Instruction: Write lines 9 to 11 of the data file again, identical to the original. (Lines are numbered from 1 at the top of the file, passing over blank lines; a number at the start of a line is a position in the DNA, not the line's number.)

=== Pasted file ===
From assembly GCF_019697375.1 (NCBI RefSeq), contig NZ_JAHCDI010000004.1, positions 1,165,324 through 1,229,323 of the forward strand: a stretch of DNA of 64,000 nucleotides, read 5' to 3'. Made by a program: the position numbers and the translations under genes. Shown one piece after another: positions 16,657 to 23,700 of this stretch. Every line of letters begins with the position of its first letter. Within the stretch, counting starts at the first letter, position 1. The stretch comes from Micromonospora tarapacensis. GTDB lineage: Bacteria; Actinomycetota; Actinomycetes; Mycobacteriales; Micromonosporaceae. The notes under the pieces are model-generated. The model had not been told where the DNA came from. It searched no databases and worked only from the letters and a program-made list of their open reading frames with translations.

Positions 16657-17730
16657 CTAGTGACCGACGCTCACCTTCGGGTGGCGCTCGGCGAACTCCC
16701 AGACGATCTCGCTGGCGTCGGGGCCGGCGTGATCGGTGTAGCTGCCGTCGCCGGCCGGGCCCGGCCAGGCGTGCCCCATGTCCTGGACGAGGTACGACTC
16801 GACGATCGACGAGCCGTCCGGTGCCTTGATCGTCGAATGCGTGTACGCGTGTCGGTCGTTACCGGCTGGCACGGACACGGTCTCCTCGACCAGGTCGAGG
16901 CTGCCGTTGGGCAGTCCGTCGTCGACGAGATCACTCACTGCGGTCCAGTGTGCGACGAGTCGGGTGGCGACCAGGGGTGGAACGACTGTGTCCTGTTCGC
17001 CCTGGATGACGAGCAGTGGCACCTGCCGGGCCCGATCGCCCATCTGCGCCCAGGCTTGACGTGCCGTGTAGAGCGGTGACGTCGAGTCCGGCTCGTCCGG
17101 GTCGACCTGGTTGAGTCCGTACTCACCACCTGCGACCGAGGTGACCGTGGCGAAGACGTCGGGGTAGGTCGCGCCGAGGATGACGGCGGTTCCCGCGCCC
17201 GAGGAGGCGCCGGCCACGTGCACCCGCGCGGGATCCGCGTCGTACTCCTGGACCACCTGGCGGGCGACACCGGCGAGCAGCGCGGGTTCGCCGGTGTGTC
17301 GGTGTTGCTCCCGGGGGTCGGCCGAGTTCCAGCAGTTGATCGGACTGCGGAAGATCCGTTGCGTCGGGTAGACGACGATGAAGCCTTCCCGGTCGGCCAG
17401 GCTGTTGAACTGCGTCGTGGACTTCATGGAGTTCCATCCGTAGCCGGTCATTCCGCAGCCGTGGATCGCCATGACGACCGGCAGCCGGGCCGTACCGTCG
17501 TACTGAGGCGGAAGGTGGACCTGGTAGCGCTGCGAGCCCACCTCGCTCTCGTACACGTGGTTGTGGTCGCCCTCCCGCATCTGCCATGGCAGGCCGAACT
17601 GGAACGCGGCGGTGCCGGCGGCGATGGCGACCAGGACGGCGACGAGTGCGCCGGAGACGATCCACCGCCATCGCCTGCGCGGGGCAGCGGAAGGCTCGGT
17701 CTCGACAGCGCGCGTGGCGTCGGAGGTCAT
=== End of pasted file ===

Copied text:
17201 GAGGAGGCGCCGGCCACGTGCACCCGCGCGGGATCCGCGTCGTACTCCTGGACCACCTGGCGGGCGACACCGGCGAGCAGCGCGGGTTCGCCGGTGTGTC
17301 GGTGTTGCTCCCGGGGGTCGGCCGAGTTCCAGCAGTTGATCGGACTGCGGAAGATCCGTTGCGTCGGGTAGACGACGATGAAGCCTTCCCGGTCGGCCAG
17401 GCTGTTGAACTGCGTCGTGGACTTCATGGAGTTCCATCCGTAGCCGGTCATTCCGCAGCCGTGGATCGCCATGACGACCGGCAGCCGGGCCGTACCGTCG